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What is a Student Loan?

Expenses for tuition, room, and board at a secondary education institution can be loaned to a student and paid off over time in the form of a student loan.

Tuition and other college expenses have inflated at a much faster rate than the rest of the consumer price index. These institutions can charge more and more as they experience student housing crunches and an ever-growing demand for college education.

Needless to say, scholarships have become harder and harder to come by, and more and more students find themselves with massive financial obligations when their coursework is through. Student loans can be arranged through the federal government or a private institution.

Sallie Mae used to be a federal program, but is now a private loan originator. A new entity, Navient, has taken over as the loan servicing company for federal student loans.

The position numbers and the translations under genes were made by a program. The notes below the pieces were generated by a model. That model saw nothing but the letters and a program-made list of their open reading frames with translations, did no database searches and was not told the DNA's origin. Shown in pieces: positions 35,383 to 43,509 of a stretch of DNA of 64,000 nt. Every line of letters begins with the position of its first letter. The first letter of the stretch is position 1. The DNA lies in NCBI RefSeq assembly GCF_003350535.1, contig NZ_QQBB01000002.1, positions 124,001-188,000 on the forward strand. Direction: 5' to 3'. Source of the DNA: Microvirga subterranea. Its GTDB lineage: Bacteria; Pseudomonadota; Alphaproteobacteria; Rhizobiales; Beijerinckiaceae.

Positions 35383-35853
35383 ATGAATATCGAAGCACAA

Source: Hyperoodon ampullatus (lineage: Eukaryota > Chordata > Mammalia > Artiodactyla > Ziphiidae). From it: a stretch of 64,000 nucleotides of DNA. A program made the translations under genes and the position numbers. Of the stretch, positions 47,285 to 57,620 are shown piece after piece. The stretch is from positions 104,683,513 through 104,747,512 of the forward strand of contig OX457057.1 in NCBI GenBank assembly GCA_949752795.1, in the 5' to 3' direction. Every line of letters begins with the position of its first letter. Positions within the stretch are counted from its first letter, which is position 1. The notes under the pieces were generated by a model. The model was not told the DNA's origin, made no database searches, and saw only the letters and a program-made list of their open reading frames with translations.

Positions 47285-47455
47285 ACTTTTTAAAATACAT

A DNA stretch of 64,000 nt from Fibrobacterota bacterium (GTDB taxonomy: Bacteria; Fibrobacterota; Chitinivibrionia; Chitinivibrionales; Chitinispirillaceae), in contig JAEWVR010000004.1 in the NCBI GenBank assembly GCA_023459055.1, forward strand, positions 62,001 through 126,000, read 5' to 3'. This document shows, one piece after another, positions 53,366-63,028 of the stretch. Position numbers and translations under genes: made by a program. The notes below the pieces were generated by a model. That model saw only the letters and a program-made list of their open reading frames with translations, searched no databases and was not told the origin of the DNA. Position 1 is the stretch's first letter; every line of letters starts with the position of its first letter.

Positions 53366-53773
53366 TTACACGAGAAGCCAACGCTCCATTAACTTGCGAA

Students can find out what loans they can qualify for by filling out the Free Application for Federal Student Aid (FAFSA) (PDF Download 17-18 — Found Here). In general, private loans will be more expensive than federal loans, and will not contain as much flexibility.

They also tend to have adjustable loan rates that become more expensive over time, while federal loans tend to have fixed payments for the duration of the term.

Private loans might expect you to start paying them off while you’re still enrolled in school, while federal loans will allow you to wait until you graduate, or until your student status switches to part-time.

What is the Federal Supplemental Education Opportunity Grant?
What is a Balloon Loan?

Keywords: inflation, FAFSA, Sallie Mae, Navient, student loans,